By now we all know the benefits of Facebook and Twitter and how they help drive business. And while reading through various feeds, you will have undoubtedly discovered some six-second looping videos. These microfilms are all thanks to a mobile app from Twitter called Vine that permits an iPad, iPhone or iPod Touch to create and post videos to Twitter and Facebook. The app is easy to use. All one need do is point the device, activate the screen by touching it and the app records six seconds of footage. You can even touch the screen again and Vine starts recording right where you left off, allowing the user to create frame-by–frame microfilms.
Is six seconds enough time to make an impact?
Absolutely. Six seconds may sound like an incredibly short time, but go ahead and count six seconds out loud—it is just enough time to record something meaningful that will capture one’s attention while giving viewers a look at your products or services.
How are businesses using this app?
Recently I was doing some online shopping for an HID light conversion kit for my Honda Accord Coupe. When it comes to mechanical things, I am a visual learner. I was looking for a company that had video showing someone installing the product. I did find a few businesses out there that had lengthy films of 20 minutes or more showing someone lift up a vehicle in a garage, remove the bumper, and install the lights. However, they failed to show the fine points of how the components connect together. Instead, the demonstrator explained this aspect. I soon became bored and clicked out of the site. Furthermore, I don’t have the means to raise a car up off the ground—I don’t own an auto shop. It seemed this video was directed to professional auto mechanics, and non” do-it-yourselfers” who are trying to save a few bucks like me.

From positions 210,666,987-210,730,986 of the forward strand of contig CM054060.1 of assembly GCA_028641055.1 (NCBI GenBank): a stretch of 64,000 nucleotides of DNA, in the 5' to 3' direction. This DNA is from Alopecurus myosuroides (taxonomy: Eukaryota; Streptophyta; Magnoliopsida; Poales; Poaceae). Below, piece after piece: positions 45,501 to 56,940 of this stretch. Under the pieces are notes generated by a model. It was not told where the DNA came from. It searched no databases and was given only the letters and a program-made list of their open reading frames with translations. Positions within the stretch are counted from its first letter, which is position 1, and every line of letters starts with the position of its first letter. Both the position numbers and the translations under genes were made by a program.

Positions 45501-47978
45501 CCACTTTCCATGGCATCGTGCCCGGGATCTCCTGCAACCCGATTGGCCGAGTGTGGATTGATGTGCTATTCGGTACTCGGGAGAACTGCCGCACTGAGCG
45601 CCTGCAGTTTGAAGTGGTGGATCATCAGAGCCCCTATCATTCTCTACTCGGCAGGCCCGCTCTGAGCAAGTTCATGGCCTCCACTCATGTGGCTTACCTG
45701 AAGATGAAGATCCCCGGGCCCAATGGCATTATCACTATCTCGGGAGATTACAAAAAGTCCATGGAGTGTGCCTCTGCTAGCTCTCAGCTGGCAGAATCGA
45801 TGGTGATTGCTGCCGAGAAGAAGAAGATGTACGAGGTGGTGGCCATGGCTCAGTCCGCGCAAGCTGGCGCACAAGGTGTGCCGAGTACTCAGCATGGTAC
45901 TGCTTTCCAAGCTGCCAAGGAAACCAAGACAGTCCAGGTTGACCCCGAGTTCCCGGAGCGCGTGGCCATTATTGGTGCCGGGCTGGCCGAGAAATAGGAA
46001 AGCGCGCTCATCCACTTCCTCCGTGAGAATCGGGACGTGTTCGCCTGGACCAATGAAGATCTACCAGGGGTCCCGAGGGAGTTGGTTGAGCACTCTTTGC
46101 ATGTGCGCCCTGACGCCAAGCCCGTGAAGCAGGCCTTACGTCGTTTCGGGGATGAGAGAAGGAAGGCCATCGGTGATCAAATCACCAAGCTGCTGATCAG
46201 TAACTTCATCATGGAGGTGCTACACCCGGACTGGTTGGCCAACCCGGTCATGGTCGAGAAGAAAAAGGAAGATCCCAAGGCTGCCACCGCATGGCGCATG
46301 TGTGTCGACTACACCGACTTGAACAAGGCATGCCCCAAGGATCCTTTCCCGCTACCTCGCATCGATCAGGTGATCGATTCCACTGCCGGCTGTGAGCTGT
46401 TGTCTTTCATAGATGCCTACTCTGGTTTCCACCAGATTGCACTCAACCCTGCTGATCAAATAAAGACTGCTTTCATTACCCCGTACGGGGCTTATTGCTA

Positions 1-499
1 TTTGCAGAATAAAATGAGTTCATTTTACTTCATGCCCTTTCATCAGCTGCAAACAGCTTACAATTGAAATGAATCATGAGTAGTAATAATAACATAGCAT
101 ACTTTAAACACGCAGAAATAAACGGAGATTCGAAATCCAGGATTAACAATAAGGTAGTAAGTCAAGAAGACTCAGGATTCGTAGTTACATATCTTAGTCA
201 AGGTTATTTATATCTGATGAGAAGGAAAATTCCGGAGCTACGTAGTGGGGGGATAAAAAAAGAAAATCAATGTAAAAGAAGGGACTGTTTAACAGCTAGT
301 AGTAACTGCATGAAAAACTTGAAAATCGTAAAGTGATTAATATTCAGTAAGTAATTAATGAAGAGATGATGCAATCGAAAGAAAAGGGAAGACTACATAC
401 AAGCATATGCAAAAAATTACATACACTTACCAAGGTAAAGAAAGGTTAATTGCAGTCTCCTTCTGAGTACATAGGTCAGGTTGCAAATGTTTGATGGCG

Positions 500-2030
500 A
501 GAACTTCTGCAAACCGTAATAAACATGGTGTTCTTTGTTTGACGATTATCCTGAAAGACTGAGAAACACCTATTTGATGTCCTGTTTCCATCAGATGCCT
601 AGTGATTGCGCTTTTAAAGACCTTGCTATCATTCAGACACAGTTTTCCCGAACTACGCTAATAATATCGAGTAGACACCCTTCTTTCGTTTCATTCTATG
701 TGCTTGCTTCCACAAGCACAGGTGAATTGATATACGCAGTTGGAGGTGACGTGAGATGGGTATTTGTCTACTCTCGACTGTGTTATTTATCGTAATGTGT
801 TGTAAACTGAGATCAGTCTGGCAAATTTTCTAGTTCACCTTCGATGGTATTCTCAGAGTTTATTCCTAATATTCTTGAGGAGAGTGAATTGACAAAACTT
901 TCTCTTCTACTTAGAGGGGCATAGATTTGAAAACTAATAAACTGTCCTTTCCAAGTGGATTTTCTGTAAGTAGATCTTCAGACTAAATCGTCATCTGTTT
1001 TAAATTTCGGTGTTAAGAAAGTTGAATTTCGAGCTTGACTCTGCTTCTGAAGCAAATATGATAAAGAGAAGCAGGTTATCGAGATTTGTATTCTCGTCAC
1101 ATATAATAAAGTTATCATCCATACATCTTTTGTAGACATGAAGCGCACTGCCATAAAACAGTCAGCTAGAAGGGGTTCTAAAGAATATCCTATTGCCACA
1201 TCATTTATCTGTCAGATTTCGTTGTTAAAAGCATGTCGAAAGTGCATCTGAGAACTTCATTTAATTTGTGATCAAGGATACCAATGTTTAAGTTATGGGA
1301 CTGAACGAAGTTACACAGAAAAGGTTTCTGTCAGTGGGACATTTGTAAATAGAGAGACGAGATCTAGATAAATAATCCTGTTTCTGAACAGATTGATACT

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Then I found a video by a company that used Vine, and used it well. The article’s text explained in simple terms what the steps were, and used Vine to show things like how to remove bolts from the bumper, where the light’s connecting bay is located inside the car, and how to snap the components together. It was simplistically beautiful, and for that reason their snippets of six-second microfilms earned my business.
But businesses can use Vine in more ways that showing “how to” videos. Customer testimonials, a look at a restaurant’s Coq Au Vin coming out of the oven, or glimpses of homes filmed by a realtor are all examples of this app’s versatility. Any business can benefit from this app.
Are there any cons?
There is one, but more than likely it wont affect your business. Vine recently suffered some damage to its reputation. Four days after it was launched a pornographic image was displayed in the app’s “Editor’s Picks” area. As a result, Vine had to change its rating from “ages 12+” to “ages 17+”. Right now there is little control over what gets published. All microfilms are un-moderated and post instantly from the user’s mobile device. Most of the content on Vine’s platform is family-friendly. However, if your customer’s browse other users, they may come across something unsavory. One way around this is to guide your clients through the app. Explain that it is a free world market of video sharing, and encourage them to stick with relevant feeds to the business.
Use it wisely
One may be tempted to go overboard with these six-second microfilms by making numerous ones that contain little thought. Avoid this at all cost. Be as careful and as thoughtful as you would if you were writing an article. Your microfilms should be clear, creative, and reflect the spirit of your business.